CHA nurses protest unfair treatment

APRIL 27: Nurses stage an informational picket in front of CHA Everett demanding a better contract. (Photo by Jim Mahoney)

Picket CHA hospitals in contract dispute centered on patient safety, cuts in sick time


Cambridge Health Alliance, the owner of the former Whidden Hospital, is refusing to agree to patient safety improvements and is cutting sick time benefits in a general devaluation of nursing efforts according to the Massachusetts Nurses Association.

Protests were held out front of three Cambridge Alliance Hospital this week, including the former Whidden Hospital, where nurses and healthcare professionals held informational picketing.

Attention was called to CHA executives allegedly turning their backs on front line healthcare workers.

APRIL 27: Nurses in front of CHA Everettt protesting. (Photo by Jim Mahoney)

Instead of honoring the dedication and sacrifices made by nurses and health professionals during the pandemic, the CHA is opting to drag out lengthy and unfair contract negotiations that ignore needed improvements to staffing, pay, and benefits, the MNA claims.

“Despite our critical contributions to our patients and community during the pandemic and beyond, CHA management refuses to treat Everett Hospital healthcare professionals equally,” said Sharen Froilan RN, and Co-chair of the MNA Bargaining Committee at Everett Hospital. “Reaching a fair contract with CHA will mean Everett Hospital nurses and healthcare professionals receive the support we need and deserve as we care for our community.”

Negotiations began in January 2019 over three separate MNA contracts for Cambridge, Everett, and Somerville.

Currently, there are approximately 500 MNA nurses and healthcare professionals at Cambridge, 200 at Everett, and 60 at Somerville.

The parties had to cease negotiations for about six months at the height of the pandemic so nurses could focus on saving lives.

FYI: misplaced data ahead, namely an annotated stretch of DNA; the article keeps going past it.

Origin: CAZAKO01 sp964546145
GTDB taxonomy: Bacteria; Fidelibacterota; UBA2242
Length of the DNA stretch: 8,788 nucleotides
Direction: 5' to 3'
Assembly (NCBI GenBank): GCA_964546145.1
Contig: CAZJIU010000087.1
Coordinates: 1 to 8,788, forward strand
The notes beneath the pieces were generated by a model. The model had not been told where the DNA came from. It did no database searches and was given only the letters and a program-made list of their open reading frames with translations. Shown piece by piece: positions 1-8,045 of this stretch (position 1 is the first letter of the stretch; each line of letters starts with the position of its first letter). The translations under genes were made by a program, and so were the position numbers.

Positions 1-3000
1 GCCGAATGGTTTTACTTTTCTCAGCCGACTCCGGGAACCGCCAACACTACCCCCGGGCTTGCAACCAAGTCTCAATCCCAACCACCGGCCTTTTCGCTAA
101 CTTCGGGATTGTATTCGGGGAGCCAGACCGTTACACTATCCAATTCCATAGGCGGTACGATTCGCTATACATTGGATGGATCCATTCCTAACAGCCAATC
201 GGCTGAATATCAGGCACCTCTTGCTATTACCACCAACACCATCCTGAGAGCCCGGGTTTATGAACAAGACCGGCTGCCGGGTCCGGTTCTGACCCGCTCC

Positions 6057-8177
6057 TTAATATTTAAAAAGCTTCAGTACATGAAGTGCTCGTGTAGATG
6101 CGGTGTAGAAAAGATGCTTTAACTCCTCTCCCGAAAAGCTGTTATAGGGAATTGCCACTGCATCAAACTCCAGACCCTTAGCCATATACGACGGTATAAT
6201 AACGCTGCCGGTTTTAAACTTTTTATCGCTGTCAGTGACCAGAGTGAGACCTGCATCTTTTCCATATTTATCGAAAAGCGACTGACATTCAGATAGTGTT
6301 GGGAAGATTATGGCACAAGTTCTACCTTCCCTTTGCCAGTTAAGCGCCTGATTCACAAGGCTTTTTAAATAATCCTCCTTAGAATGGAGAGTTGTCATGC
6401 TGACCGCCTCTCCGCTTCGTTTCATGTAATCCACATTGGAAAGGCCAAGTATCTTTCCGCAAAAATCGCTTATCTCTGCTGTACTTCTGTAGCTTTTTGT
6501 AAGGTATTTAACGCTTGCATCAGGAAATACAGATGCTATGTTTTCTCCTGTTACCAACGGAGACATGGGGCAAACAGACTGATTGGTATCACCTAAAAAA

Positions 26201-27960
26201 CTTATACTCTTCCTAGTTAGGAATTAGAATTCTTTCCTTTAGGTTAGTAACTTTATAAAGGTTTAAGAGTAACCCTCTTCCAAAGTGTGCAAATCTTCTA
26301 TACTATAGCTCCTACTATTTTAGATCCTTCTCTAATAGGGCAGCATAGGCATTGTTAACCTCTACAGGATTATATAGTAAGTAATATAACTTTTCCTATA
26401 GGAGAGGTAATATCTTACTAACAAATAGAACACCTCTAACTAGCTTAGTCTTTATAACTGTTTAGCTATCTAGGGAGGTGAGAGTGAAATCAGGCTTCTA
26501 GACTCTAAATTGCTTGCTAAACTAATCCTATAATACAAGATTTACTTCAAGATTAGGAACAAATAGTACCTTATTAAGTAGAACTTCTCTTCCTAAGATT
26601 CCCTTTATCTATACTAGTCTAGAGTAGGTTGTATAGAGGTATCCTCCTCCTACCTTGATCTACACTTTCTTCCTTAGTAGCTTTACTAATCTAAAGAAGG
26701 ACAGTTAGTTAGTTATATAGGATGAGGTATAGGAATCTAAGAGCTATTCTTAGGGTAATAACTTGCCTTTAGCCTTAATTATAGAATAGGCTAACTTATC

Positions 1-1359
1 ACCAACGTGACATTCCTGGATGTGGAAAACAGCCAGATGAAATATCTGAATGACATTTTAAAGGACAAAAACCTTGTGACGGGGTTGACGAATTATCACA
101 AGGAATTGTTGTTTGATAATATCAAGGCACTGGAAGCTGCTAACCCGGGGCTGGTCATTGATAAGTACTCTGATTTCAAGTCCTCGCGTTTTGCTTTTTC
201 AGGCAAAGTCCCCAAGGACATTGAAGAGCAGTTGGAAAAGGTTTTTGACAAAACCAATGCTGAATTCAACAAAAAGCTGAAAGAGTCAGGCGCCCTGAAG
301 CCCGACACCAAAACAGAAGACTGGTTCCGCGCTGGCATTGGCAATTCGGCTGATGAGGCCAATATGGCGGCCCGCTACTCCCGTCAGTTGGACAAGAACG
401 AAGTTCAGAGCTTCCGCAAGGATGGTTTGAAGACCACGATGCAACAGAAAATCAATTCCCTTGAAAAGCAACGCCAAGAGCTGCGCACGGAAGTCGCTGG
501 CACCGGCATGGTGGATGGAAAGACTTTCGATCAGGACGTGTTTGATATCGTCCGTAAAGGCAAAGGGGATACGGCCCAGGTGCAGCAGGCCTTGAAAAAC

Despite the prolonged negotiations and suspension for a pandemic, CHA refuses to provide any retroactive pay increases for the excellent care provided during the worse pandemic in a century.

CHA also refuses to negotiate over the proper role and safe assignments for charge nurses.

APRIL 27: Nurses stage an informational picket in front of CHA Everett. (Photo by Jim Mahoney)

Charge nurses should have no patient assignment or a limited patient assignment to ensure they can coordinate the overall needs of patients, nurses, and the flow on each floor/unit.

A charge nurse should also be available to assist less experienced nurses with more complex cases, while also picking up patient assignments when staff becomes overburdened.

CHA wants to move from a traditional time-off accrual system with sick, vacation, and personal days to earned time and change the rate of accruing such ET.

The MNA will agree to move to an ET system but those RNs with 5-9 years and 15-19 years of service cannot be forced to give up 58 hours of accrued time each year as part of the transition.

CHA refuses to treat healthcare professionals (HCPs) as full members of the MNA bargaining unit.

Instead, it wants to keep the HCPs in a different system than the one offered to the RNs and refuses to grant the HCPs many of the scheduling and shift differentials.

In May 2020, when negotiations were suspended due to the pandemic, CHA nurses and healthcare professionals delivered a petition to senior management and held a public event urging CHA to better support them with personal protective equipment and other safety and support policies.

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